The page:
“Ginny’s coming ’round to the Burrow for dinner Sunday. You should come. Mum’s been asking about you.”
“You told me. I might go.”
“Yeah,” said Harry. “Look, I’ll do my best, alright? It’s just... I’m still getting used to things.”
“Sure,” said Ron, raising an eyebrow. “But Harry, it’s been over a year now. Mum’s bound to think you’re avoiding her.”
They’d reached the Ministry’s Floos. Harry rubbed his forehead tiredly. “I’m trying, Ron. Maybe I’ll drop by the Burrow sometime next week. I’ll have the time to, anyway.” He couldn’t help the little bit of bitterness that crept into his voice.
“About that,” Ron said, leaning closer, his voice low. “I’ve got an idea. Meet me at the Leaky this evening?”
Harry looked at Ron inquisitively. “Yeah, sure.”
“Great!” Ron clapped him on the shoulder and turned to leave. “Enjoy your holiday, mate!”
“Yeah,” Harry mumbled, watching Ron push his way through the crowd. “Enjoy my holiday. Right.” He sighed again and turned to the nearest Floo. “Two weeks of nothing but my own company. Should be loads of fun.”
“We’ve got to split up,” Dawlish told the huddled Aurors. “Thomas, you’re with Higgins. Head around to the back of the house, see if you can find where they got in. Weasley, you and I will go with...” He looked at Harry quizzically. “What did you say your name was again?”
“Mulgrew, sir,” Harry replied, resisting the nervous urge to touch his face and make sure his glamour was still in place. “Mulgrew.” Dawlish stepped back, drawing his wand. “Quietly, gentlemen. We don’t want whoever’s here to get away before we have a chance to question them.”
They spread out, creeping through the house silently, wary for alarm spells or traps laid for unwelcome visitors. Harry fell back behind Ron and Dawlish slightly as they passed into the drawing room, memories hovering at the edge of his consciousness. The chandelier was as imposing as ever despite the tarnish that dimmed it, its sparkling glory covered in dust. Ron glanced back at him, the corner of his mouth twisting, and Harry forced a small, uncomfortable smile back.
It was better once they’d left familiar territory behind; Harry could concentrate on their surroundings without trying to block out remembered screams or the flash of Bellatrix’s silver knife. He was still a few steps behind the other two Aurors as they made their way down a narrow corridor when he heard something – a creak of floorboards behind a dark mahogany door. He stopped in front of it, listening, unconsciously holding his breath. The door was solid and well warded; he could feel the protective magic in both the wood and the wrought silver handle.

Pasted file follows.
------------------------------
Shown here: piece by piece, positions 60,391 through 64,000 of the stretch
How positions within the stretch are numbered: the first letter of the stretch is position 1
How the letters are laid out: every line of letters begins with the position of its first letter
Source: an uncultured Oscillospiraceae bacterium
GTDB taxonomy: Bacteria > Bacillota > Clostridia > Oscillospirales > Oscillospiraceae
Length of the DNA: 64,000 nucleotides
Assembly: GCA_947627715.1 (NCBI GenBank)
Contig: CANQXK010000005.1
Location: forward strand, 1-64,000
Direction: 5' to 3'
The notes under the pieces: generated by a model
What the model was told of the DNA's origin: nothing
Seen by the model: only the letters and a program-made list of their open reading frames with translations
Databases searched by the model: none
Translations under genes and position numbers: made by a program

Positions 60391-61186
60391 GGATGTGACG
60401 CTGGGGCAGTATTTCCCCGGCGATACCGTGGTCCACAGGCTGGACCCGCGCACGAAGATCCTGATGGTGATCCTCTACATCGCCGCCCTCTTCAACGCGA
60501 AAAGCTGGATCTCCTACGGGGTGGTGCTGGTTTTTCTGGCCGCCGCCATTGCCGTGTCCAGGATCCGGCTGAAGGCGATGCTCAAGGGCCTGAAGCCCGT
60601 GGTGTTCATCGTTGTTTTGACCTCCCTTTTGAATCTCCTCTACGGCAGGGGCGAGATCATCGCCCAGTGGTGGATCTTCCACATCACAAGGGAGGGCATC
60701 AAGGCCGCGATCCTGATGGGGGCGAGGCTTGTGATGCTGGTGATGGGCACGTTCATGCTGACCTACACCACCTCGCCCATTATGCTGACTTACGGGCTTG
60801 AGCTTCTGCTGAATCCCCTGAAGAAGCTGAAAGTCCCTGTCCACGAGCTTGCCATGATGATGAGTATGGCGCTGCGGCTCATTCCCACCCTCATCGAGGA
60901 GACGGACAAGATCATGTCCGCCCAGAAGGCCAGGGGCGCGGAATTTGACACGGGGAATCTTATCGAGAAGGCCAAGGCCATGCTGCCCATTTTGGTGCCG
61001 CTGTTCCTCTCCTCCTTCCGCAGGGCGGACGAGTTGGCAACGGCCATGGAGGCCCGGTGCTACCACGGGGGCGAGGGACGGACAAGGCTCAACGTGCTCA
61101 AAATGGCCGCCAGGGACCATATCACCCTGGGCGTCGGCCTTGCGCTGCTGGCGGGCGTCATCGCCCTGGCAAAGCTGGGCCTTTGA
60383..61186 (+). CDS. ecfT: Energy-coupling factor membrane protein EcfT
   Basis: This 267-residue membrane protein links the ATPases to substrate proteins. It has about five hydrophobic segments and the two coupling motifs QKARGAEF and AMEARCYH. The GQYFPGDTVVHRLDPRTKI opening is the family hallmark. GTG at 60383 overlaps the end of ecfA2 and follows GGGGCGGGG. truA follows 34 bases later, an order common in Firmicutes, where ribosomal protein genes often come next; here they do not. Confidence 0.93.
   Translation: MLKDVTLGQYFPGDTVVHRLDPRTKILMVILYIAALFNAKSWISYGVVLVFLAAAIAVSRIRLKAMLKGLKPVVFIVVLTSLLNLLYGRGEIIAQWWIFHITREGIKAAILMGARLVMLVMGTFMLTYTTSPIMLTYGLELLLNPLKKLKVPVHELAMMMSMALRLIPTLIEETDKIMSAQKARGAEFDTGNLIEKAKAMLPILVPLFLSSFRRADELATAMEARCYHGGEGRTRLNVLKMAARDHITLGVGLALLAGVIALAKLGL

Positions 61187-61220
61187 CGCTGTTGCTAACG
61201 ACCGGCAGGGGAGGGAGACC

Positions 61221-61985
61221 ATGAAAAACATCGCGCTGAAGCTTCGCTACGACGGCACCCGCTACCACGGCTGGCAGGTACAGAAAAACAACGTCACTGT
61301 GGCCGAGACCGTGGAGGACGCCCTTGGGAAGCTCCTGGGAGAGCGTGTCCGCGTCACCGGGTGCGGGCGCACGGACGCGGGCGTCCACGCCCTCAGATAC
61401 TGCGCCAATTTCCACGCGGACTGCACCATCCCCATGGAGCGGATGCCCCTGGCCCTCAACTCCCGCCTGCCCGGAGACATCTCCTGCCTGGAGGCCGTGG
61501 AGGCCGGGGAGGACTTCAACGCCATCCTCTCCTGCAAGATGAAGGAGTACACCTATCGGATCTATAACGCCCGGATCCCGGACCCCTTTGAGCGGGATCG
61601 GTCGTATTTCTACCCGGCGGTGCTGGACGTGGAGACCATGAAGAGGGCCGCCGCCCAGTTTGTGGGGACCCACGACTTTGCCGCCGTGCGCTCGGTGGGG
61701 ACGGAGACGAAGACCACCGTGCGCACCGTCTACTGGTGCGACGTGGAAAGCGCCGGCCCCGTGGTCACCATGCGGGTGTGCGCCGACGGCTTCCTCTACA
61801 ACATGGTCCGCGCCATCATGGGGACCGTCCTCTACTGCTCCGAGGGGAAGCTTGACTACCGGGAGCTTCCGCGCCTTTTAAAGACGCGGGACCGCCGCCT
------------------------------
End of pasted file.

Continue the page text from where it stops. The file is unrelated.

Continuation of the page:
Ron noticed his absence first, turning around to look back down the hallway. “Ha – Mulgrew!” he hissed, motioning for Dawlish to stop, but Harry put up a warning hand. They waited in silence, Harry with one ear against the door. He could feel his heart thundering in his chest, thrilling to the hunt, waiting for... there! Someone was definitely inside the room, trying their damnedest to be quiet. Hoping it wasn’t Thomas or Higgins, he stepped back and drew his wand before remembering that Mulgrew, as part of the local force which helped the Aurors out from time to time, wasn’t supposed to know highly classified Auror unlocking spells.
Before he could figure out how to cover for his movement, Ron and Dawlish were there, dismantling the spells on the door with quick efficiency before throwing it open and charging through in a loud scramble of red robes and authority. There was a flash of a man’s startled face and then the cloaked intruder turned and ran for it.
“Aurors!” yelled Dawlish. “Drop your wand!”
Harry followed them, quashing the niggling feeling of resentment at not being the first one through the door. He felt odd and out of place without his own uniform, like an old Quidditch star watching a game he still wanted to play.
“Drop your wand!” Dawlish yelled again, and Harry looked around just in time to see red light shoot out of Ron’s wand, forming ropes that coiled around their quarry’s feet, sending whoever it was crashing to the parquet floor as they tried to duck around a corner and escape.
Dawlish strode forward. “Whoever you are, you should know better than to try and outrun Aurors,” he said, kicking away their prisoner’s wand. He hauled the man upright again, binding his hands with a quick spell. The man slumped, then twisted suddenly, trying futilely to escape, and the hood of his cloak slipped down.
Harry heard Dawlish and Ron’s stunned words from a garbled distance – his ears seemed to have forgotten their purpose. In front of the Aurors stood Draco Malfoy, looking exhausted but scowling mightily, still trying to fight his bonds.
“Well, I can’t say that I’m surprised,” Hermione said manner-of-factly. “Malfoy was bound to be discovered sometime. Didn’t the Aurors find his father a few years ago?” She pushed back her hair with one hand and looked over at Harry. “Could you hand me that roll?”